the park is a service station, convenience store, restaurant, liquor outlet, postal
service and Greyhound bus service.
Grove, Manning Provincial Park, BC
Horse use has been traditional on the historic trails in
Manning Provincial Park. Horses are allowed on designated trails only, these include:
Monument 78/83; Dewdney; Hope Pass; Poland Lake; Pacific Crest; Windy Joe; Skagit
Bluffs Similkameen East and West, North Gibson and Little Muddy.Trail riders can
camp overnight at Monument 78; Dewdney and Hope Pass trails. Manning Park Stable
and Tours operates a horse rental concession during the summer months. This includes
hourly horse and pony rentals as well as overnight tours.
Manning Provincial Park provides excellent wildlife-viewing opportunities. Small
mammals, including marmots, beavers, and chipmunks, share the wilderness areas
with black bears, mule deer, and coyotes. Beavers, elk, and moose reside in the
park but are seldom seen. Birdlife is abundant, especially in summer, with 206
species to watch for. Early morning is the best time for observing birds and mammals.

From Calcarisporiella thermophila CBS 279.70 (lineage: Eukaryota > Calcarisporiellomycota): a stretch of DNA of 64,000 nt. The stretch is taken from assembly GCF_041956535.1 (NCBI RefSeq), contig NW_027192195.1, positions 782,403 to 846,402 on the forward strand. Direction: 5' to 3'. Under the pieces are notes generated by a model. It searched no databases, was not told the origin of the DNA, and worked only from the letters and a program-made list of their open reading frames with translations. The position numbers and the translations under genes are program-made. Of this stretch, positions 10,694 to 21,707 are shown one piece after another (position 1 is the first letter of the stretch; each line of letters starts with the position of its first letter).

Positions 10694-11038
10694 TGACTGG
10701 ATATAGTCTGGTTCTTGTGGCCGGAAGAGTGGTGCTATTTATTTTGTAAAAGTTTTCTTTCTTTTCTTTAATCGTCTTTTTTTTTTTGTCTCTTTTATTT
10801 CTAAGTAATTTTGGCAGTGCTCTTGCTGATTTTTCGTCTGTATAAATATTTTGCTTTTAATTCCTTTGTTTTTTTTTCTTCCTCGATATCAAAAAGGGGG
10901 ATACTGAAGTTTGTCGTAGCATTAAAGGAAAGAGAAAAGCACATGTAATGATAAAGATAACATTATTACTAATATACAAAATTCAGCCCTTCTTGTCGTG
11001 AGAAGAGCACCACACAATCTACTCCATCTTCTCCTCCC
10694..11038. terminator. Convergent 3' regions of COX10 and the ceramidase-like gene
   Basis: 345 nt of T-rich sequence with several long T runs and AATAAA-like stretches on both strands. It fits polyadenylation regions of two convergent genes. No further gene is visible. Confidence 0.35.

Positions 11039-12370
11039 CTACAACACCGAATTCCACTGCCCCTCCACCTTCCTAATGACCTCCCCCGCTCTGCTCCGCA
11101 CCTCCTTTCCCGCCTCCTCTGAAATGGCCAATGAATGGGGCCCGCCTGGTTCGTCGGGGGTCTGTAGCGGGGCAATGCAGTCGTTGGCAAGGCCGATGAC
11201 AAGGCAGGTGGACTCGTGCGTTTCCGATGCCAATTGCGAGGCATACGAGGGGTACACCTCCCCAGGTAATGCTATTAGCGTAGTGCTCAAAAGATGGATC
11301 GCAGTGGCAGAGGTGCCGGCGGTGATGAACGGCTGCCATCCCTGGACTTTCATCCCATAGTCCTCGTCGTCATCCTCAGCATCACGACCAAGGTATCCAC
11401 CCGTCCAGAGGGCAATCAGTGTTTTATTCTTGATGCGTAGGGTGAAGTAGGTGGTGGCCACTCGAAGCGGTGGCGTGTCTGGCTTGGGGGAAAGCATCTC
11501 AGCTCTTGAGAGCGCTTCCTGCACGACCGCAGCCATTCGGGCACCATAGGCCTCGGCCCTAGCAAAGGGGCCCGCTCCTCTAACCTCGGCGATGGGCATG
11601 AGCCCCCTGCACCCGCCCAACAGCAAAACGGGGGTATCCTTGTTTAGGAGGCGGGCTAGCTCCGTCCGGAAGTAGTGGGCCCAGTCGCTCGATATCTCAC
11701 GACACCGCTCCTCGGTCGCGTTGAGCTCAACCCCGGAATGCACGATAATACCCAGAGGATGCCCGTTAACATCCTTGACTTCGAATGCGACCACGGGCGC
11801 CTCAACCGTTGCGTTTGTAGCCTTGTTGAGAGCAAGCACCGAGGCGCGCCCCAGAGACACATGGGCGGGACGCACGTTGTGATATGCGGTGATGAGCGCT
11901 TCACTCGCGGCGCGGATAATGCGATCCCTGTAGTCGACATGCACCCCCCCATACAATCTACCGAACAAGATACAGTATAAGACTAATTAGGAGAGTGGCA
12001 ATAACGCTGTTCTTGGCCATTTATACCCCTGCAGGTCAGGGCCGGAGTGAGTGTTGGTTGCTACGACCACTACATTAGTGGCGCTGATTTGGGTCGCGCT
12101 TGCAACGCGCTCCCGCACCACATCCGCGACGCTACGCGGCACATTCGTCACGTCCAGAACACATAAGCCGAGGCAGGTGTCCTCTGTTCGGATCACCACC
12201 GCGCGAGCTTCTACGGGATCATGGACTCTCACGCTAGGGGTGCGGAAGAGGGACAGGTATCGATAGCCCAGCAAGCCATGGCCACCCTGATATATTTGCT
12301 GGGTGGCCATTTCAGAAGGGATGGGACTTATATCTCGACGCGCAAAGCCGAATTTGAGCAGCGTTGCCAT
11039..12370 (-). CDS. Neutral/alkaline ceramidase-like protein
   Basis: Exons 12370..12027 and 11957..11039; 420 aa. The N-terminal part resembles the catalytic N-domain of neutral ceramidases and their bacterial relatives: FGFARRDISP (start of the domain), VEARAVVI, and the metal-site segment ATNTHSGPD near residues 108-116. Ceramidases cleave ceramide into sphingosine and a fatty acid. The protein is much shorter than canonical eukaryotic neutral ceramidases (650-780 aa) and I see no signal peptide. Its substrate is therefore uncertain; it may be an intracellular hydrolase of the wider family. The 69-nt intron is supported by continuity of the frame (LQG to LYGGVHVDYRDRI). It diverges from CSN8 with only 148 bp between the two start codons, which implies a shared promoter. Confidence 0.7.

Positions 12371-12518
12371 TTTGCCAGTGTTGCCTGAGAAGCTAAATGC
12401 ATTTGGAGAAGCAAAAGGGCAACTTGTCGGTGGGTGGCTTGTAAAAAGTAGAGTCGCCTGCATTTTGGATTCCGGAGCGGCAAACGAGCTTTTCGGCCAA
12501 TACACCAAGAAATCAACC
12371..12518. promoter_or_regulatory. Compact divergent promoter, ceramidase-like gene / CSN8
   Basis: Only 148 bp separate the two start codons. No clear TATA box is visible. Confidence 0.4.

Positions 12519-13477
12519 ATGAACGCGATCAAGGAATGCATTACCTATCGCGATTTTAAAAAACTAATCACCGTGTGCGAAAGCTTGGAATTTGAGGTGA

As always in wilderness areas, hikers and campers should be alert for wild animals,
especially bears, and take the necessary safety precautions.
Manning Provincial Park offers more than 62 miles (100 km)
of ungroomed beginner, intermediate, and advanced cross-country ski trails,
as well as snowshoeing opportunities. For downhill skiers and snowboarders,
the Gibson Pass Ski Area, a private operation located in the park, offers
a variety of slopes and runs with its two chairlifts, T-bar and beginners' handle
tow. It also features a ski school, groomed and track-set cross-country ski trails,
equipment rentals, a day lodge, and day care. Total vertical drop here is 1,417
feet (431 metres).
Half a dozen trails in Manning Provincial Park are open to mountain
bikers, as are the designated vehicle roadways.
Manning Provincial Park, BC
shortest is the Lone Duck Trail (easy; less than 1 mile/1.6 km one way),
between the Lightning Lake campground and 20 Minute Lake. There are also three